September 8, 2009

Losing as Life Experience: Sucking It Up

Print More

I hate losing. I hate it more than almost anything — more than the Yankees, more than losing to the Yankees, more than prelims and swine flu and the redesigned Ivy Room. I don’t like losing in Monopoly, I don’t like losing in poker, I didn’t like losing in high school and I don’t like losing in their current equivalent, the amalgamation of collegiate “athletics” known as intramural sports.
As I sit here tonight at the computer, the sickly glow of the monitor screen highlights the streaks of newly-dried sweat streaking the bridge of my nose and pooled in my hair. My shoulders ache and streaks of brown and green extend down from my knees. (Clearly, I have not yet showered. Damn you, Daily Sun!) The season opener for our intramural soccer team has come and gone. Final tally: 9-2. Suffice it to say, we lost the match.
Fifteen-plus years of competitive athletics has taught me many things. I have learned the value of sportsmanship, the pure adrenaline rush of victory and the physical pain of defeat. I have learned that you should probably avoid cursing at referees, that a twisted ankle feels very differently from a broken one and that whatever you do, when wearing breakaway warm-ups, do not forget to check that you are in fact wearing your shorts underneath before stripping them off dramatically at midfield.
But all of those years have never erased that sting that comes from losing. And we didn’t just lose this game. We got spanked. We were Rihanna to their Chris Brown. The mercy rule was called in, for God’s sake.
Ouch. I mean, OUCH!
All right, I’m done whining now.
As I sat brooding about the loss later that night — when I probably should have been concentrating on other things, like, say, my thesis prospectus (sorry, Professor Lennon!) — it hit me that perhaps losing that game was the best thing that could have happened to my overachieving Ivy League butt (you’re welcome, Munier).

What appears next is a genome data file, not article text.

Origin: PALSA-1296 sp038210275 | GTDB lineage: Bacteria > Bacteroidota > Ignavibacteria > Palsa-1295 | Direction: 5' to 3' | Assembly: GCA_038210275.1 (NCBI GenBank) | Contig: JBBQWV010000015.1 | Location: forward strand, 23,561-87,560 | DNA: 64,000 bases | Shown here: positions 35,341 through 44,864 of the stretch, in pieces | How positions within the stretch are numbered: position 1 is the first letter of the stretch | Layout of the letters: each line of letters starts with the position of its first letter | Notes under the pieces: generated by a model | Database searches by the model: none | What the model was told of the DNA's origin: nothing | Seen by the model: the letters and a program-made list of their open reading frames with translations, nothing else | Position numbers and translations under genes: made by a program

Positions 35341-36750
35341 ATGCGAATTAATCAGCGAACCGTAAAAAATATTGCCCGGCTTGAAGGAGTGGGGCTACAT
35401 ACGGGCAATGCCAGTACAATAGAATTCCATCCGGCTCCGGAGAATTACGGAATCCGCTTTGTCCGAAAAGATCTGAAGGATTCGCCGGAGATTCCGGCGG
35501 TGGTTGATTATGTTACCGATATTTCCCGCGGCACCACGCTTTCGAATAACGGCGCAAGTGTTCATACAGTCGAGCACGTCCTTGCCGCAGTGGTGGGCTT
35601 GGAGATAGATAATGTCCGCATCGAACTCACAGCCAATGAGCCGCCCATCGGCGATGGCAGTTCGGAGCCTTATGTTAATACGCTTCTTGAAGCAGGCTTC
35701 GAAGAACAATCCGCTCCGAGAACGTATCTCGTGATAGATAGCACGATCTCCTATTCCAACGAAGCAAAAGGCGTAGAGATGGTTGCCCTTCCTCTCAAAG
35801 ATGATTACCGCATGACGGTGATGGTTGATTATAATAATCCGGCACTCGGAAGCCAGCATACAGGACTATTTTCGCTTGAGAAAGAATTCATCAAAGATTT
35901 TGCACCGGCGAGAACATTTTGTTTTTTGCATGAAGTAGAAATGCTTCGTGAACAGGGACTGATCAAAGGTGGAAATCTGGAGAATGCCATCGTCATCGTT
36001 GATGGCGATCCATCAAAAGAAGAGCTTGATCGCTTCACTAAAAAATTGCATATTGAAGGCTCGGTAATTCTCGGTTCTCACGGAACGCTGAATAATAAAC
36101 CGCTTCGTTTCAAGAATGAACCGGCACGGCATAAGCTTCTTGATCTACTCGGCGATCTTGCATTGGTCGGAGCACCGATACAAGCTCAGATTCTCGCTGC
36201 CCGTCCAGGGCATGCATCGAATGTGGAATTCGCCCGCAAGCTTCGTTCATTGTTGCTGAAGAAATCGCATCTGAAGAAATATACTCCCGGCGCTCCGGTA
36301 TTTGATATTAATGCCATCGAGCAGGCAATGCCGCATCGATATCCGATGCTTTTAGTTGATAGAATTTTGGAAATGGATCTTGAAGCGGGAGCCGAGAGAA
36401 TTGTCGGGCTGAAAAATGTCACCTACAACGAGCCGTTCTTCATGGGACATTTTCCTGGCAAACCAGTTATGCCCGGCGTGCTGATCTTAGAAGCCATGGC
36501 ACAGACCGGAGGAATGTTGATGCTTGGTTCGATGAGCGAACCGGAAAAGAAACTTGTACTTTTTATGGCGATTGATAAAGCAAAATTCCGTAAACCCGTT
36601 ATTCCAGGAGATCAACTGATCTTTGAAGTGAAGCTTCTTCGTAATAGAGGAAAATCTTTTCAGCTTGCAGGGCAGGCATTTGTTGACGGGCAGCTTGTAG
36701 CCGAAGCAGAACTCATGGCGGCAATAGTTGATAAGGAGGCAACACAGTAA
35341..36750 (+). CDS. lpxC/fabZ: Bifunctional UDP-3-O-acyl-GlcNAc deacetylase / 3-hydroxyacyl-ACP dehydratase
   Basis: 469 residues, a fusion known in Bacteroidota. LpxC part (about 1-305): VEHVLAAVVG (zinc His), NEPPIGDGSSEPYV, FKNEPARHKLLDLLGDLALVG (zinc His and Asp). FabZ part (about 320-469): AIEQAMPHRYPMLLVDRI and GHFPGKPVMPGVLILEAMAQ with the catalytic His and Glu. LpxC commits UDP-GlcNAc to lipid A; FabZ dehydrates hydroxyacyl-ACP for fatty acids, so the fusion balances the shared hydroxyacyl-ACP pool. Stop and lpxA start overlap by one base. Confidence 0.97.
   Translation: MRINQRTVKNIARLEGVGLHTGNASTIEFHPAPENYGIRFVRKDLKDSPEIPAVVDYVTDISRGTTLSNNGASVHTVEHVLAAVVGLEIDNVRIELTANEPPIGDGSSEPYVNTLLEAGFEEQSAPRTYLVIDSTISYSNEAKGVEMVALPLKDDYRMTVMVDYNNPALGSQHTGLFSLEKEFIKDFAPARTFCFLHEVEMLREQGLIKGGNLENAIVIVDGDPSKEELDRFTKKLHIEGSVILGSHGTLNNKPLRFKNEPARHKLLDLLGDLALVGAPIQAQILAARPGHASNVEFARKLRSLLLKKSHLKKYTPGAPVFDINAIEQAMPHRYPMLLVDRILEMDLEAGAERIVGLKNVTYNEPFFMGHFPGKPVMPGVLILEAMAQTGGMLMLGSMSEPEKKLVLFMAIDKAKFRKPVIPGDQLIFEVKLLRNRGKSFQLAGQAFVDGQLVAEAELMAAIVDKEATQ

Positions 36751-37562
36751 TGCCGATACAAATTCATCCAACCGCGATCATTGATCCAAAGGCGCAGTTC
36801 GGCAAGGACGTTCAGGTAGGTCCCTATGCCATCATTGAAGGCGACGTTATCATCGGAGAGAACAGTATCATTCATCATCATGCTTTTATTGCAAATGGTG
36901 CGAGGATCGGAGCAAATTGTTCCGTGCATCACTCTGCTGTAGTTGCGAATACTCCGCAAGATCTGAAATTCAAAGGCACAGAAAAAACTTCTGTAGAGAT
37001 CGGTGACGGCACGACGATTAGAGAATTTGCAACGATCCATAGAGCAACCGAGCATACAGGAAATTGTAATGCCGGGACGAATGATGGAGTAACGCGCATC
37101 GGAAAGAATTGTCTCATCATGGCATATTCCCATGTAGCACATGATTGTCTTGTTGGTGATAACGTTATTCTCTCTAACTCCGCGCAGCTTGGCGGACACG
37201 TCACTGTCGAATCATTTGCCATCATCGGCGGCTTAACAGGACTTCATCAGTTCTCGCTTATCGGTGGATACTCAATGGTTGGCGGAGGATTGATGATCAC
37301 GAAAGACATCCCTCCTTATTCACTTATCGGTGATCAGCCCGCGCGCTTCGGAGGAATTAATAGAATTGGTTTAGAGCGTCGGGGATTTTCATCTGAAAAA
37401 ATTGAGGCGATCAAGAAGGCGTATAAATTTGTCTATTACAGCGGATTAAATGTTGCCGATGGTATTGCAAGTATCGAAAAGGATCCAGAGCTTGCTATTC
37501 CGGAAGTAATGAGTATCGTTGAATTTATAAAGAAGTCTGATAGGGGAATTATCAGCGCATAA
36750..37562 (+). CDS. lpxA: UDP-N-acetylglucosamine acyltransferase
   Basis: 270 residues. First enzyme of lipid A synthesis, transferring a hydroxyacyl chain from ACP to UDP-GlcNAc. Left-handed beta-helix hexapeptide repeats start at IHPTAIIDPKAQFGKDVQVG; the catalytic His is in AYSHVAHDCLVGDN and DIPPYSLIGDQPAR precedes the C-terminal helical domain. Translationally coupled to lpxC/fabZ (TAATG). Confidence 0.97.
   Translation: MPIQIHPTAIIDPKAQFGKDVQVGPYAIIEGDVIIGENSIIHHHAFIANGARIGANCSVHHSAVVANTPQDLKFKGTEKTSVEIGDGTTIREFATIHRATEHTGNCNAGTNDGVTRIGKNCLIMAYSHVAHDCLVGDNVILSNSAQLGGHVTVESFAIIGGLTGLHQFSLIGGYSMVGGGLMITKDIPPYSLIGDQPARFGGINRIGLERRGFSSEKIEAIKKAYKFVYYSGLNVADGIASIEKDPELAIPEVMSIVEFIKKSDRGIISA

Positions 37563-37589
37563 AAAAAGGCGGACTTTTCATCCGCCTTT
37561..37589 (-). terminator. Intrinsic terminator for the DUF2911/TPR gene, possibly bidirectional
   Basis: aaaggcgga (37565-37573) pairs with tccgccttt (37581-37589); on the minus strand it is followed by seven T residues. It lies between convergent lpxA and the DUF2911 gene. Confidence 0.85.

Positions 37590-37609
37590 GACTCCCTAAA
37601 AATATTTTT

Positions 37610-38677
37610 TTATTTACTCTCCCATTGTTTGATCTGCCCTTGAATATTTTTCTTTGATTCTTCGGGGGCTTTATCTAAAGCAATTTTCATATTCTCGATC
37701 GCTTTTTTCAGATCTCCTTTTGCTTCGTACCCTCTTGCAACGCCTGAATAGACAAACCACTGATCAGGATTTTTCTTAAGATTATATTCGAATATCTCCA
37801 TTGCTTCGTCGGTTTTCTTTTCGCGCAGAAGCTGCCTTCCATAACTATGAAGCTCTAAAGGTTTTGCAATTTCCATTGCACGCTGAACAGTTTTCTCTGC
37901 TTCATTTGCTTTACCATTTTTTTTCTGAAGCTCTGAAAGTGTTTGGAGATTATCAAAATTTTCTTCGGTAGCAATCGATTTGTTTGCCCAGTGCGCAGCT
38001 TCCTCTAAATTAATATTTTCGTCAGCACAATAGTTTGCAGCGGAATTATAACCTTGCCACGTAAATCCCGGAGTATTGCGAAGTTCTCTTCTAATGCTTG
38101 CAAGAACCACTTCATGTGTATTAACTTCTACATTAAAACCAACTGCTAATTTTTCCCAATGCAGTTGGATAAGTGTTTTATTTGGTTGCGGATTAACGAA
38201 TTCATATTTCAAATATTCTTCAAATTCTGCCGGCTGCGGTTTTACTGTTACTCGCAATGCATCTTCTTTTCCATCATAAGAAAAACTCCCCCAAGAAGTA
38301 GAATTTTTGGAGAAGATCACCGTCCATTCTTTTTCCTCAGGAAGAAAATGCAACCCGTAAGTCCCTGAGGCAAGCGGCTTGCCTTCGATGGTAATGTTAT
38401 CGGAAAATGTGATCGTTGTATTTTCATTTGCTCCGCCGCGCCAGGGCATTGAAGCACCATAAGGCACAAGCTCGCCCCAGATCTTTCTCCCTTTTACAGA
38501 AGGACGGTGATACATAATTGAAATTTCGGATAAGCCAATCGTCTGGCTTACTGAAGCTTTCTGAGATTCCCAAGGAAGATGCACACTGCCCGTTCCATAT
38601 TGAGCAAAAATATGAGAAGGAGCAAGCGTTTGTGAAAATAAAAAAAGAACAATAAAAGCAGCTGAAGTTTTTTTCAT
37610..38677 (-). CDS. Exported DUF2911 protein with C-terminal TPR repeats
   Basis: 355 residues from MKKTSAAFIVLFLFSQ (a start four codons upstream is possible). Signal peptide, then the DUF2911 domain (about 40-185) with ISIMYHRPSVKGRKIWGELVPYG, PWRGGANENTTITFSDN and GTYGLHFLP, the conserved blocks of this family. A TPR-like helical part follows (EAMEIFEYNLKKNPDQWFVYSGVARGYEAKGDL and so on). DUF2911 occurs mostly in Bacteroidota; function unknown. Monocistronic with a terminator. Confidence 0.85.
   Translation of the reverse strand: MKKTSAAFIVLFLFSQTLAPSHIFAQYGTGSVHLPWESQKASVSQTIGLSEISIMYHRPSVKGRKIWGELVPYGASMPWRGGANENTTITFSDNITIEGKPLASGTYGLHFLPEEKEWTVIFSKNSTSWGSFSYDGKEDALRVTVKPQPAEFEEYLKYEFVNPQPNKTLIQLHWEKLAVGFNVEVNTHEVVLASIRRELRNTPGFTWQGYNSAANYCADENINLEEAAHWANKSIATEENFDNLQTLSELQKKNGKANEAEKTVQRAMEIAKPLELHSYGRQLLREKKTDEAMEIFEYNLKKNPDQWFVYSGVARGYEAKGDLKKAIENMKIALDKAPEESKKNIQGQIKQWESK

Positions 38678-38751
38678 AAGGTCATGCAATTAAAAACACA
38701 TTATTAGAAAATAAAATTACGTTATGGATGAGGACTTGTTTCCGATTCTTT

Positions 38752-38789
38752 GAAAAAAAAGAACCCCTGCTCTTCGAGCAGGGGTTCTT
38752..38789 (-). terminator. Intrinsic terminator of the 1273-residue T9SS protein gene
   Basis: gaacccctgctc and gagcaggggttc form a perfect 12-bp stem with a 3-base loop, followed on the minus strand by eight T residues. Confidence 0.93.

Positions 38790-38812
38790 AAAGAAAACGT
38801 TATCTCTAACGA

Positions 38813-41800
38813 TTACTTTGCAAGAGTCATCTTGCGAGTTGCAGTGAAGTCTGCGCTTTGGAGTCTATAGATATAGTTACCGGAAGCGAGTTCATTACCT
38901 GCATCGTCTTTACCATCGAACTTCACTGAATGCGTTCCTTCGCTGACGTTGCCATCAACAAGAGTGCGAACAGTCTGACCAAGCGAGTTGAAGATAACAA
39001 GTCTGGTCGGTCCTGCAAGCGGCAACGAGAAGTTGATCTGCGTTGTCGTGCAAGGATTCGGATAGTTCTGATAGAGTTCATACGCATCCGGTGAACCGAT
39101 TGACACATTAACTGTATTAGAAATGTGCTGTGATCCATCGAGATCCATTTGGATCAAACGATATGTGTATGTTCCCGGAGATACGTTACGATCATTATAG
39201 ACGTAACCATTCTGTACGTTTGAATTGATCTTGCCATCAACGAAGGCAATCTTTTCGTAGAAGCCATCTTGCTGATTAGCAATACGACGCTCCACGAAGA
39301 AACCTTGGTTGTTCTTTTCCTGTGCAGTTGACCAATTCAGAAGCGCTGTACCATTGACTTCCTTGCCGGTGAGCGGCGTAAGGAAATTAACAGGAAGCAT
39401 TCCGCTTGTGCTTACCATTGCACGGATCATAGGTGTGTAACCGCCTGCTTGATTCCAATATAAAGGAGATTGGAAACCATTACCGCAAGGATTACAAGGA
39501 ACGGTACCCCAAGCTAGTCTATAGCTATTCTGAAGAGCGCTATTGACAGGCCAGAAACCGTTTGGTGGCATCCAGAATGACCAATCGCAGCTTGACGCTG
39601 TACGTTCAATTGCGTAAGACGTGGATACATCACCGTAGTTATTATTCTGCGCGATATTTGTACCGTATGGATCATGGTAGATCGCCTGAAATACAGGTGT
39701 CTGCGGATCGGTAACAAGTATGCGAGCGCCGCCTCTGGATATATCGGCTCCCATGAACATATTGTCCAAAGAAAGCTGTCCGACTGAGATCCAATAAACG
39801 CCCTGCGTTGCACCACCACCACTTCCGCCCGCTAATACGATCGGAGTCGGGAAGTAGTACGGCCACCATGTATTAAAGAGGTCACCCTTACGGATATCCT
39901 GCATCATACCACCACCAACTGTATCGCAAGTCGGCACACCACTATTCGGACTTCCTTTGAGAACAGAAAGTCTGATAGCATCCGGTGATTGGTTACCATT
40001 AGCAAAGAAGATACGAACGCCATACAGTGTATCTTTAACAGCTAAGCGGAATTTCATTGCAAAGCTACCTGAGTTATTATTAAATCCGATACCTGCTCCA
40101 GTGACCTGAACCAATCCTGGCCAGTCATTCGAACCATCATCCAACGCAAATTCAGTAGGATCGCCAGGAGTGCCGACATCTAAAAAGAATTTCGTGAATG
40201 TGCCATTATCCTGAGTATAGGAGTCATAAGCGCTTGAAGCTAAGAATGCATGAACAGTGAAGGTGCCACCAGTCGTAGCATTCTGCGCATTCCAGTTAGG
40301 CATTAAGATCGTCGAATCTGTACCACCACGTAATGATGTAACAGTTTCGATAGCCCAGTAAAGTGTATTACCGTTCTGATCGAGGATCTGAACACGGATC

I would just like to preface this statement with the point that while I hate losing, I don’t classify myself as a “sore loser,” mainly because I take my frustration out on myself, and not on my teammates or the other team. Think Edward Norton’s character from Fight Club, who likes beating up on himself.
We Cornellians like to think of ourselves as the “down-to-earth Ivy.” Partly, this attitude gives everyone who was in fact rejected from Harvard and Yale an excuse for picking the Big Red, as in “Oh, yeah, I would never have actually gone to Harvard (subtext, had I been accepted).
But just because we weren’t part of that top eight percent doesn’t mean we can’t be just as pretentious, just as overly ambitious and just as Type-A as your most obnoxious Yalie.
Enter the intramural match. (By now I hope you’ve all caught on to one of my main column strategies, as in sports as a metaphor for life. I know, unique). My team was overmatched from the start. We had no subs, most of us were playing in sneakers and at least one of my teammates didn’t seem to have ever played the game before. In contrast, our opponents seemed to understand at least the basic fundamentals of the game, they had remembered their cleats and they had a sideline full of subs ready to run us into the ground.
Needless to say, the match was very enjoyable for me.
One highlight for me was when our goalie unwittingly kicked a dribbling shot back into the onrushing striker, practically deflecting the ball back into the net, or perhaps when a member of the opposing team, having apparently sized us up immediately as unworthy of a full forty minutes of competition, asked the referee just how many they had to score to induce the mercy rule — after their second goal (just FYI, it’s a “seven-point differential”).
That was pretty rude, actually. Hey, disproportionately-muscled short guy, I heard you, as you were standing three feet away from me at the time. You could have at least feigned some respect.
Anyways, while my pride most definitely took a beating, the moral of this story is that I will be back on the pitch next week. The chances of us winning are honestly pretty slim — dismal, really — but there are worse things in life, really. At least, so I’ve been told. I guess I’ll think of this season as my introduction to the “real world,” since, let’s be honest, I should be prepared to lose, a lot, after I graduate. (What’s that you say? I graduate in May?!)
Optimistic? Not exactly. Realistic? Most definitely.
Oh, wait, I just thought of something worse: I could be that disproportionately-muscled short guy.